WILLOUGHBY, Ohio — A developing story inside a Willoughby nursing home grows more somber Wednesday where at least 67 residents have tested positive for COVID-19 and 12 have died due to complications of the virus.
Watch reporter Emily Hamilton's report on this tragic turn of events on News 5 at 6 p.m.
“It’s terrible. It really is,” Sheila Tomsic said. “And, you know, it’s just like there’s nothing you can do.”
News 5 has been fielding calls, emails and messages from people concerned and outraged about the care their loved ones are receiving at Heartland of Willoughby.
News 5 spoke to Tomsic before she was told by nursing home staff to prepare for her 101-year-old mother to take her last breath at the facility.
“Until I get that phone call,” Tomsic said. “And then that’ll be it.”
Wednesday afternoon, Tomsic received the dreaded phone call that her mother, Theresa Skryantz, had taken a turn for the worst.
“And that I could go and stay in the room with Mom for how long I want,” Tomsic said.
Met with grief, Tomsic will be saying goodbye to her mother Wednesday evening as her family’s story airs on News 5 at 6 p.m.
“She’s going to be meeting the Lord soon,” Tomsic said.
Tomsic asked that News 5 move forward with reporting her family’s story Wednesday because she felt it was important to share.
Tomsic said she was informed late last week that her mother had tested positive for COVID-19 at Heartland of Willoughby after repeated attempts to speak with anyone at the facility about her mother’s condition.
“You know, to find out how my mom’s doing or so I can speak with her,” Tomsic said. “But sometimes it takes three days calling three to four times a day for Lakeside nursing to even answer.”
A spokesperson for the nursing home addressed communication with families in a written statement, stating that they are continuing to ensure that a manager is on-call to speak with relatives of residents there.
Because of visitation restrictions, Tomsic hadn’t been allowed to see her mother until receiving the phone call from a hospice nurse late Wednesday.
“They said she’s not ‘actively dying yet,’” Tomsic said. “And I’m like ‘really?’”
Tomsic doesn’t think enough was done to mitigate the spread of COVID-19 inside the facility and protect residents like her mother from contracting the virus.
“With people sick like that, it’s going to spread,” Tomsic said. “I don’t care how many precautions you take.”
Tomsic told News 5 her mother lived more than a century of good years and acknowledged that death is inevitable, but said she never anticipated this would be the final chapter of her mother’s story.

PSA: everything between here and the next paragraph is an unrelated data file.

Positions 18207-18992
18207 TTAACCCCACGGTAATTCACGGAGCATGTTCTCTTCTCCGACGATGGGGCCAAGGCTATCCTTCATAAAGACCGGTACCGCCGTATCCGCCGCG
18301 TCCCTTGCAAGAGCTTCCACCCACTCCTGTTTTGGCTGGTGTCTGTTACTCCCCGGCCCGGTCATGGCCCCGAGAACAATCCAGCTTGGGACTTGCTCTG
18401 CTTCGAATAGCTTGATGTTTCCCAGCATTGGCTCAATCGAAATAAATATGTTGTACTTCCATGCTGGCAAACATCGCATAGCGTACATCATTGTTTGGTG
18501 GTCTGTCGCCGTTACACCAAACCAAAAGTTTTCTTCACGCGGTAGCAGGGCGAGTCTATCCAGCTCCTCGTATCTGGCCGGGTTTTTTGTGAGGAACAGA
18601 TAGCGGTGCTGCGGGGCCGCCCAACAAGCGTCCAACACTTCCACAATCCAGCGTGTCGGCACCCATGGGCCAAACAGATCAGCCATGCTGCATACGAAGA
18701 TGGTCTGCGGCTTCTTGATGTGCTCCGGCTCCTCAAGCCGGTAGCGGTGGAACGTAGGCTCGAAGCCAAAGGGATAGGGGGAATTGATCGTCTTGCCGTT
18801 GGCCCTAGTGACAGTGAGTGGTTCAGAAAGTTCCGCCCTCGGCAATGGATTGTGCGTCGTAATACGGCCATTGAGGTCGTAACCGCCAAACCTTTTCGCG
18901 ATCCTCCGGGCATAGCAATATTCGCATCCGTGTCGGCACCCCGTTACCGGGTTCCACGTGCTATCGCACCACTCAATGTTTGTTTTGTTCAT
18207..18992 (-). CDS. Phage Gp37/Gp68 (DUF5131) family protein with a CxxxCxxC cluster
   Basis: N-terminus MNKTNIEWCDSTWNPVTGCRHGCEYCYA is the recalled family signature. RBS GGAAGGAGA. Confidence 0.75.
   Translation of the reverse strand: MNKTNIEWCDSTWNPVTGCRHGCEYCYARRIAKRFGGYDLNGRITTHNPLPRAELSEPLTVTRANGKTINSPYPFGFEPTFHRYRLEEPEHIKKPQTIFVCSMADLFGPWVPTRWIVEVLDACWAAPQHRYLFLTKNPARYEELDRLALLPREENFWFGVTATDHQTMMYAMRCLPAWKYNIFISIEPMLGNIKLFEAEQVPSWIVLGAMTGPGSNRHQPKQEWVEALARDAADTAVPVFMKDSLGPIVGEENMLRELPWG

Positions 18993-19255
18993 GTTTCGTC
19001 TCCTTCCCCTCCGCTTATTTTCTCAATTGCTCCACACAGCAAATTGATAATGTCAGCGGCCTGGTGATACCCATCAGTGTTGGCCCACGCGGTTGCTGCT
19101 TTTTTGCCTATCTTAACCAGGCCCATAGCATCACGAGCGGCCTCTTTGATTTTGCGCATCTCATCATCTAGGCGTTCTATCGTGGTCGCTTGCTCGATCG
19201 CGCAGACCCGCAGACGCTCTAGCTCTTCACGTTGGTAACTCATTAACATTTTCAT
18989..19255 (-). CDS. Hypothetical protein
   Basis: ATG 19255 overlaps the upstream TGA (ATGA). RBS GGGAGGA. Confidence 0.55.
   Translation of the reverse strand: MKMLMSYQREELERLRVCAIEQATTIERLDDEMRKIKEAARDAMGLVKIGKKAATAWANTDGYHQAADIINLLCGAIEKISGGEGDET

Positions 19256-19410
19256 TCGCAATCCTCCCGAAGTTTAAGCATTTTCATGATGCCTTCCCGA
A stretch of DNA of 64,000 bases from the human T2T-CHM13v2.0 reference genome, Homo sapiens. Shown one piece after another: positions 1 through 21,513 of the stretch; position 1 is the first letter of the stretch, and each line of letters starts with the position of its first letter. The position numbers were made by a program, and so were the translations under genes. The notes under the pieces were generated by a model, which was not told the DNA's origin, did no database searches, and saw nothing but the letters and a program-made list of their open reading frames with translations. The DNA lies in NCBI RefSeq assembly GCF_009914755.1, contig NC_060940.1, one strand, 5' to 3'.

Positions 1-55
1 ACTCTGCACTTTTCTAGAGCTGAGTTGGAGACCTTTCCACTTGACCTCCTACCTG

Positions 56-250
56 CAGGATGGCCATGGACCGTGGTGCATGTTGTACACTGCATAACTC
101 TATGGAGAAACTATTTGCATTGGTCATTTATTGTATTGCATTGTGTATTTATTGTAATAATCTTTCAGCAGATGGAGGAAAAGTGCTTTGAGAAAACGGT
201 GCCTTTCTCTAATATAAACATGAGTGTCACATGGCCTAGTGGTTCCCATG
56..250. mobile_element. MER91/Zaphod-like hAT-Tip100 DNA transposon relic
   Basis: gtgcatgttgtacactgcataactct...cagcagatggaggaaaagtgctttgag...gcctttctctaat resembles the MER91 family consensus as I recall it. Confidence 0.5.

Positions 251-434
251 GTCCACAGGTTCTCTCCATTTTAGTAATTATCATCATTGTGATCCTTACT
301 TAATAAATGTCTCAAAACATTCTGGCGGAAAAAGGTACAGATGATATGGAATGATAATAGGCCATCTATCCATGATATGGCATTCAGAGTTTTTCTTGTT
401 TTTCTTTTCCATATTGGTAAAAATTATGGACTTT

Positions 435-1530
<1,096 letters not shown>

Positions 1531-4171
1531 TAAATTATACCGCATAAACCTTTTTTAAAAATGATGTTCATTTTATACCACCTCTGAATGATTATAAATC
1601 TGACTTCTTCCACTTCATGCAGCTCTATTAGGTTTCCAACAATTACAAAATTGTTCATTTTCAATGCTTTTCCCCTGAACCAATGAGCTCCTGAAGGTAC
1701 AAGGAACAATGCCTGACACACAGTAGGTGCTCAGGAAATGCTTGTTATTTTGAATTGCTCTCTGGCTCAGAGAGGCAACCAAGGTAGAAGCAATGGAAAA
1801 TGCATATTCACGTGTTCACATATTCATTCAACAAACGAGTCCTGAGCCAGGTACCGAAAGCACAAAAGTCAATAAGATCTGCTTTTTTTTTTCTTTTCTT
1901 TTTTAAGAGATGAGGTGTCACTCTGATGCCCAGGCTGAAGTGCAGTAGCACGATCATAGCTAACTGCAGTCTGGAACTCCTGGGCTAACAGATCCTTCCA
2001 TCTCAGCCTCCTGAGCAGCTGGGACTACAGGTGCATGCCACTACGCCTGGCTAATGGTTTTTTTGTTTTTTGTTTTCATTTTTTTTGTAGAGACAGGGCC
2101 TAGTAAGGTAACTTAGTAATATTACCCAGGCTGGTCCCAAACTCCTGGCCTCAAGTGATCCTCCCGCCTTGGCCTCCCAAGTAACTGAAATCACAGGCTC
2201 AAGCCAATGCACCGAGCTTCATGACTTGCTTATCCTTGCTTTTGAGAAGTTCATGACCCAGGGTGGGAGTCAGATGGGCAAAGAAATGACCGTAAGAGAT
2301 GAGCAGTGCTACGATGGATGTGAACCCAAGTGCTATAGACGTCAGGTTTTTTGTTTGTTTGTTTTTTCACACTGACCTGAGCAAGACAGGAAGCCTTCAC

“How you’re going out, with this? I know,” Tomsic said. “I thought she would just peacefully pass in her sleep.”
The Ohio Department of Health provided the following statement several days ago when questioned about an investigation into the facility’s practices:
“ODH went in and investigated a complaint on September 10. The survey is not completed yet and therefore it is not a public record. The surveyor has 30 days after we leave the facility to write the report and send it back to the facility. Then it becomes a public record.”
Julie Beckert, a spokesperson for Heartland of Willoughby, said on Wednesday, September 16 she received correspondence from the Ohio Department of Health stating the facility was within compliance of state regulations and no deficiencies were cited during the inspection by the Ohio Department of Health on Thursday, September 10.
The Lake County General Health District provided the following statement regarding concerns from family members about procedures and mitigation of the virus at Heartland of Willoughby:
"The Lake County General Health District (LCGHD) has been working with Heartland of Willoughby since the latter part of August when Heartland began to identify concerns pertaining to Covid-19. Since this time, the facility’s staff have been active and engaged participants in communications with the LCGHD. To date Heartland has participated in an Infection Control and Assessment Response (ICAR) with the LCGHD and the Ohio Department of Health (ODH), as well as an ODH site visit. An ICAR is a focused review of the infection control practices, and was developed by the Centers for Disease Control and Prevention (CDC) as a national quality improvement initiative. The LCGHD will continue to support Heartland of Willoughby through this very challenging time, and we encourage the families and friends who have loved ones residing at Heartland of Willoughby to continue to keep the communications open with the administrative team and healthcare professionals working at this facility."